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e-Waste (and How To Manage It)

Congrats! The Iphone you replace every year could be killing us all. 

Ever think about what happens to the Iphones you replace, or the old printer at your office, your white-turned-yellow rice cooker and even your flat batteries? I hope you did not just toss any of them into the bin and allow them to be managed the same way as your fruit peel and torn clothes. 

e-Waste ranges from electronic household appliances, computer and telecommunication appliances, lighting devices, toys and consumer electronics including audio equipment, electrical tools, to medical devices. It demands a special disposal treatment to ensure they do not cause further harm to the environment. 

Most, if not all, e-Waste contains materials that could pose health threats to humans and harm the environment when they are not properly managed. For example, hard metals like mercury could be found in computer monitors and sulphuric acid is a common material in batteries, both of these are not only hazardous to our health, they also pose a risk of pollution to our environment. Said plainly, we should sort out and recycle electronic products the proper way, rather than disregarding them as typical household trash and disposing of them as so. 

Did you know? Based on a report by The Global E-waste Monitor in 2020, Malaysians generated an estimated 364 kilotons of e-Waste in 2019. While there is no official data on the collection or recycling rate of the e-Waste generated, the report raised valid concerns on the effectiveness in our recycling efforts against the daily rate of e-Waste generation.  

You might be familiar with the concept of Karung Guni, the neighbourhood recyclables collector who offers a small payment for your stack of old newspapers and broken electronic appliances. They might be the e-Waste disposal portal which you are the most familiar with, but, are they the most effective and ethical? 

Most Karung Guni collectors deliver their finds to informal e-Waste recyclers or recycling sites. These are unregulated operators which do not adhere to standard operating procedures (SOPs) set by the authorities, be it in terms of ensuring staff safety and protection or complying with the legally allowed carbon emission standards. 

This means workers at informal recycling centres are often not given the right equipment to dismantle electronic devices, thus exposing themselves to harmful chemicals or hard metals in electronics. On top of that, these sites bury or burn wastes without recyclable value to reduce their own waste disposal costs. Either way poses risks in contaminating the soil, air and surrounding water sources. 

In contrast, formal or licensed e-Waste recycling sites would involve a series of professional treatment to all recyclables collected. This includes delicate execution of the technical processes of disassembling and cleaning, before transitioning to mechanically shred and sort them based on their materials using advanced separation technology. 

SOPs set by the government or relevant authorities require strict adherence to health and safety rules to ensure staff’s physical wellbeing is not at risk, and pollution-control technologies are also needed to minimise the impact to the environment. A slight disadvantage to the system, however, is the high operational cost that firms might struggle with.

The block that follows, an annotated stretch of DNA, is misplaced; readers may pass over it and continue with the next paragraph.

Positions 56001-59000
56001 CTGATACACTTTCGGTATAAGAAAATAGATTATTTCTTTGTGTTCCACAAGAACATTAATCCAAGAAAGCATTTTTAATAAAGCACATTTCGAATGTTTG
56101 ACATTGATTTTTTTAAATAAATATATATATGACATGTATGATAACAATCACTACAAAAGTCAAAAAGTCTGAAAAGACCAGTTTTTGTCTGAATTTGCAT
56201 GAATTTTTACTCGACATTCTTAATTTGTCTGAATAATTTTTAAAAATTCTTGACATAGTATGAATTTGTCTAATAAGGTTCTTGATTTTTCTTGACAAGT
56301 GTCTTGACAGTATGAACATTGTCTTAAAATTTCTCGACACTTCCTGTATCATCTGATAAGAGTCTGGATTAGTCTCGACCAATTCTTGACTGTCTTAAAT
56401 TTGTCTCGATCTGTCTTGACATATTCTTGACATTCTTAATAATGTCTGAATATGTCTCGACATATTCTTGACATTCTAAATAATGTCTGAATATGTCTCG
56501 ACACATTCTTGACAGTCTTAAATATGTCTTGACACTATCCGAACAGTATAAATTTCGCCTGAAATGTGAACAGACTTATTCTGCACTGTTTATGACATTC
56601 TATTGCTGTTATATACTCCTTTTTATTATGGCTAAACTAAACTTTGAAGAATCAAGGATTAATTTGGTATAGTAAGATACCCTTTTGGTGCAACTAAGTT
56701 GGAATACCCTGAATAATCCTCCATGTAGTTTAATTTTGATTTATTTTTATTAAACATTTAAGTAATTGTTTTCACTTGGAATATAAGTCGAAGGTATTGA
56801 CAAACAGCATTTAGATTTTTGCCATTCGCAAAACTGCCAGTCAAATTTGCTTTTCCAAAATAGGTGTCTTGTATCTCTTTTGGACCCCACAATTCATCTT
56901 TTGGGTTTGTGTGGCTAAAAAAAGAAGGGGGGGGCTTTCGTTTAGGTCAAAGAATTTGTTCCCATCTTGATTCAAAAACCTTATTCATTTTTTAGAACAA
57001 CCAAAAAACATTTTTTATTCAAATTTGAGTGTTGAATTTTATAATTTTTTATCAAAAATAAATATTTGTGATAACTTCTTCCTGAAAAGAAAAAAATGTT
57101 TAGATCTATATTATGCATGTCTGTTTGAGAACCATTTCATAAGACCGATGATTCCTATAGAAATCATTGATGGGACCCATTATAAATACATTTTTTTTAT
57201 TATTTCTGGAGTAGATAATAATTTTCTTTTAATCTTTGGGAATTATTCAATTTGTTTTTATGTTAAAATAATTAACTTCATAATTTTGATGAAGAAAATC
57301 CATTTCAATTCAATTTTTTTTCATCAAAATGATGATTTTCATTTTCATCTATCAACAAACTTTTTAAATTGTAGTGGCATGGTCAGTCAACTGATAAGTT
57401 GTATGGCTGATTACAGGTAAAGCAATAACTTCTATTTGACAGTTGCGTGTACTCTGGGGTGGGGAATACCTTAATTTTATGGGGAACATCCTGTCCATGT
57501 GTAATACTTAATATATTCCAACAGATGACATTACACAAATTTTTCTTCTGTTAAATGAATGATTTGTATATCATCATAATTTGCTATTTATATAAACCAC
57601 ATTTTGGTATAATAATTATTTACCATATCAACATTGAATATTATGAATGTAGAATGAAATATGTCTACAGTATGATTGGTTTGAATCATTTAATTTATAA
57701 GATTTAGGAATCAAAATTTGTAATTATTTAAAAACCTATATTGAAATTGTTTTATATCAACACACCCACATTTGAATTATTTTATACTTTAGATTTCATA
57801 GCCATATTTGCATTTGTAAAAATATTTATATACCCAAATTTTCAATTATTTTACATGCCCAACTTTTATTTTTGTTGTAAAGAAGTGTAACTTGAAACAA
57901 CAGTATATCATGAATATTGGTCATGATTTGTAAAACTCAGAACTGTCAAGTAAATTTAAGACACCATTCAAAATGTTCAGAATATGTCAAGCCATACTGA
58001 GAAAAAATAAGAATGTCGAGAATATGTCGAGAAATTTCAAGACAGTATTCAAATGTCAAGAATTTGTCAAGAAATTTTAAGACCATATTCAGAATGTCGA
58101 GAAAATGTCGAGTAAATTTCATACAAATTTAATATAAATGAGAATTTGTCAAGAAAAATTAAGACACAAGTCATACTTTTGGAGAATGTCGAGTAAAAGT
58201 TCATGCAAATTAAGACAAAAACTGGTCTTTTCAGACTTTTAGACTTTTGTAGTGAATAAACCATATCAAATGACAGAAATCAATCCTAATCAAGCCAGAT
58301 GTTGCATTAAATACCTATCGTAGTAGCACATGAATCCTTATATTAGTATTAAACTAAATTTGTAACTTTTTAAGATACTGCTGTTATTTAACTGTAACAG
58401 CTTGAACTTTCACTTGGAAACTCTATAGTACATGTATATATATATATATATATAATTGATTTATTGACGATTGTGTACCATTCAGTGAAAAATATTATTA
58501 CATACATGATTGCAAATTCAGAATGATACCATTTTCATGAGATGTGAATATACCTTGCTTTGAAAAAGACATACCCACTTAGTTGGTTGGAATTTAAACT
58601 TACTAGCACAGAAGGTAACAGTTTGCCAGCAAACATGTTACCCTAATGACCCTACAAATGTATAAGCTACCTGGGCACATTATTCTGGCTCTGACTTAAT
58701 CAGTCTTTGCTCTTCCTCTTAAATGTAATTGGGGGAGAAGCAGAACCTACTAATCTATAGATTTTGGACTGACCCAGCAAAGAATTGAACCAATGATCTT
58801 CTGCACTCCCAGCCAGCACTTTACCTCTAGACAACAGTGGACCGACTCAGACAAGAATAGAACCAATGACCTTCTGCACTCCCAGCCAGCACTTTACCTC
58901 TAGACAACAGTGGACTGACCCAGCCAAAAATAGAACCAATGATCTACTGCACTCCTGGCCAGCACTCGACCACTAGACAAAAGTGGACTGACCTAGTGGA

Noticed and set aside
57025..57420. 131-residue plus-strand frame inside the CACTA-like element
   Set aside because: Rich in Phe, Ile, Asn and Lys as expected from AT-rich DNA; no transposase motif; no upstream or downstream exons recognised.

Informal recycling, which is typically unlicensed and unregulated, leads to more harm than good. The old Iphone you throw away could likely end up in a random recycling site where it is dismantled and risk the exposure of metal wastes to the environment. The cheapest way for centres to get rid of it would either be burying it in a landfill or sending it for incineration, both of which harm the nature. 

Thus, choosing the right way to dispose of your e-Waste is essential.

While most people rely on Karang Guni collectors to dispose of their e-Waste, do note that they are directly supporting informal recycling centres to thrive. Formal recyclers’ compliance with regulatory standards tend to incur higher costs so they do not pay Karang Guni collectors as much as informal recyclers do. But if you support formal recyclers, the cheaper compensation worth RM2 less is still a better deal than the government needing to lose millions or billions to save the environment later.

The Department of Environment (DoE) has put together a list of official e-Waste collection points across Peninsular Malaysia. This could help you identify your nearest collection points, where you can deliver your own items. You may also find other useful information on the website, especially on licensed e-Waste recycling companies and further information about e-Waste management. 

If it is hard for you to bring your e-Waste to an official collection point, do check out ERTH, which is short for Electronic Recycling Through Heroes. ERTH offers a collection service from your preferred location (home or office) and recycles all the e-Waste it collects with a government-licensed recycling facility which ensures that proper SOPs are adopted from the technical end to the labour end. Imagine Grab service, but they come to you to get your old laptops or Iphones upon booking online. In exchange, they compensate you well (approximately double of what their competitors pay). It sounds like an enhanced version of Karang Guni collectors but with the adoption of digitalisation and an assurance that your e-Waste would be properly managed.

In a world where every single person uses a minimum of three electrical or electronic devices, we are only producing more e-Waste as our society progresses. Let’s play a part in managing e-Waste the right way to help achieve better sustainability. It always begins with ourselves.


Euan Thum, Journalist, Charisma Movement 23/24.

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